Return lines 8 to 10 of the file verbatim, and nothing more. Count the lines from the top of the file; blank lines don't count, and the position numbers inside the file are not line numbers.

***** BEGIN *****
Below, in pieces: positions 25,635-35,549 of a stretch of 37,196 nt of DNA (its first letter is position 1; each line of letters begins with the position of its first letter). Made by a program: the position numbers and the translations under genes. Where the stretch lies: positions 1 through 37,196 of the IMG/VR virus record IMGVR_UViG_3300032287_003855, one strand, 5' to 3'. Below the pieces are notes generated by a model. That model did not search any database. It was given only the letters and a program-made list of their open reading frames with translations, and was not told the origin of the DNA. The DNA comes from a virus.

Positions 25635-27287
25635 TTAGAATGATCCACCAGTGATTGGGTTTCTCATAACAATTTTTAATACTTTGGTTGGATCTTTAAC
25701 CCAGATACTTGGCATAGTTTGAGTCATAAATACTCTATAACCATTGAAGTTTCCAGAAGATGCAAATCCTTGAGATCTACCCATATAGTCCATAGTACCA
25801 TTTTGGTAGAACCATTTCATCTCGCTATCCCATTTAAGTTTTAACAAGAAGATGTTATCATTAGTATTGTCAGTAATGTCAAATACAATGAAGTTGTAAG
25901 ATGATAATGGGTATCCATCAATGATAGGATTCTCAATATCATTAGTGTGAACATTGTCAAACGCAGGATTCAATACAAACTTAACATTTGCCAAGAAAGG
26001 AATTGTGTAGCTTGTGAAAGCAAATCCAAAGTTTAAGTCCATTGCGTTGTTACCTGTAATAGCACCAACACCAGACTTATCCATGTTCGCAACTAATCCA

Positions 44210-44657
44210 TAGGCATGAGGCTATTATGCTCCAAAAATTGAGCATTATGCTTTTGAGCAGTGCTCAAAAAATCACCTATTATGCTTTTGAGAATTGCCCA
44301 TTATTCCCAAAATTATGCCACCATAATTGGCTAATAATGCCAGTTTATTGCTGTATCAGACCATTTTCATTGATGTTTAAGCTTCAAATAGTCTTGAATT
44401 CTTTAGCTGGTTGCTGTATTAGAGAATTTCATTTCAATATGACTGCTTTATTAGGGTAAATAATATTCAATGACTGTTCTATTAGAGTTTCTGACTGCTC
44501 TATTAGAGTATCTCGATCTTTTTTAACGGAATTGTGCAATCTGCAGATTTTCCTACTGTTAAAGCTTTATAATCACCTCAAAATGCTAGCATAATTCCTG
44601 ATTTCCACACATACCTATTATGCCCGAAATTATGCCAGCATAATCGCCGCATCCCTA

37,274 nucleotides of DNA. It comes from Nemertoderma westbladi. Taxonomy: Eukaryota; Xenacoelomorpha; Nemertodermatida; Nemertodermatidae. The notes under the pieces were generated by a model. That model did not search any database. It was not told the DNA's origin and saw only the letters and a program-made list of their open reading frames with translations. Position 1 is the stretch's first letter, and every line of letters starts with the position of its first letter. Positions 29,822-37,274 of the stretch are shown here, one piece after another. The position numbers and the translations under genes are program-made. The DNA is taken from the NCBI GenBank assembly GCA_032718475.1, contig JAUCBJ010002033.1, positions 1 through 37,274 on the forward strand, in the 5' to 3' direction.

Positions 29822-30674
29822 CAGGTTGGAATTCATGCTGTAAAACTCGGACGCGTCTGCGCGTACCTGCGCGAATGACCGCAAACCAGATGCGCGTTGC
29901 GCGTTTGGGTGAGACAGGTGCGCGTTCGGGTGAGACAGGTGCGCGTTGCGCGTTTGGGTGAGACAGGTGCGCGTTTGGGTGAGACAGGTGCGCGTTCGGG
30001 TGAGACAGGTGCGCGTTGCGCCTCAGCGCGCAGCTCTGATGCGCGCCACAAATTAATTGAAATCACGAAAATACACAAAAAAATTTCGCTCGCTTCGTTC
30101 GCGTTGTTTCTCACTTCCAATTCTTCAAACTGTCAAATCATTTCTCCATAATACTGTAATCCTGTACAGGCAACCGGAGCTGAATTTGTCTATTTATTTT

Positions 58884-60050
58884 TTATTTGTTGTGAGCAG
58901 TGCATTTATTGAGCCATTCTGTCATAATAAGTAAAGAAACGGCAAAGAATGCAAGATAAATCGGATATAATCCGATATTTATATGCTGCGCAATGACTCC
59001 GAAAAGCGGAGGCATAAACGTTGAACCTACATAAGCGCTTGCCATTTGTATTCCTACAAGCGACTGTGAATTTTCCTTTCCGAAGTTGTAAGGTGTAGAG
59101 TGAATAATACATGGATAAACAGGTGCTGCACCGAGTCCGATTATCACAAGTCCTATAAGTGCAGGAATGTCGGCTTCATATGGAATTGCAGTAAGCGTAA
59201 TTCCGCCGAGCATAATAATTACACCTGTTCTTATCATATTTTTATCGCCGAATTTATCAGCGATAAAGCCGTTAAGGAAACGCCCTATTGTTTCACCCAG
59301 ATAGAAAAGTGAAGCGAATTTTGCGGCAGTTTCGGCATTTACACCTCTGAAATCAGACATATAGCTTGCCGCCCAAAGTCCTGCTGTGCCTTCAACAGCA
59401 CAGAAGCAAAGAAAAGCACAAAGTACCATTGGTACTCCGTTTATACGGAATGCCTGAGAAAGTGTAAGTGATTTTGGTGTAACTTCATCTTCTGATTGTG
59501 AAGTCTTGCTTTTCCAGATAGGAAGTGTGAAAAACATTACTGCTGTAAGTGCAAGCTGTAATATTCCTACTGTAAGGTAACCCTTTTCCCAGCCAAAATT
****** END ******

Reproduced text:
Positions 44210-44657
44210 TAGGCATGAGGCTATTATGCTCCAAAAATTGAGCATTATGCTTTTGAGCAGTGCTCAAAAAATCACCTATTATGCTTTTGAGAATTGCCCA
44301 TTATTCCCAAAATTATGCCACCATAATTGGCTAATAATGCCAGTTTATTGCTGTATCAGACCATTTTCATTGATGTTTAAGCTTCAAATAGTCTTGAATT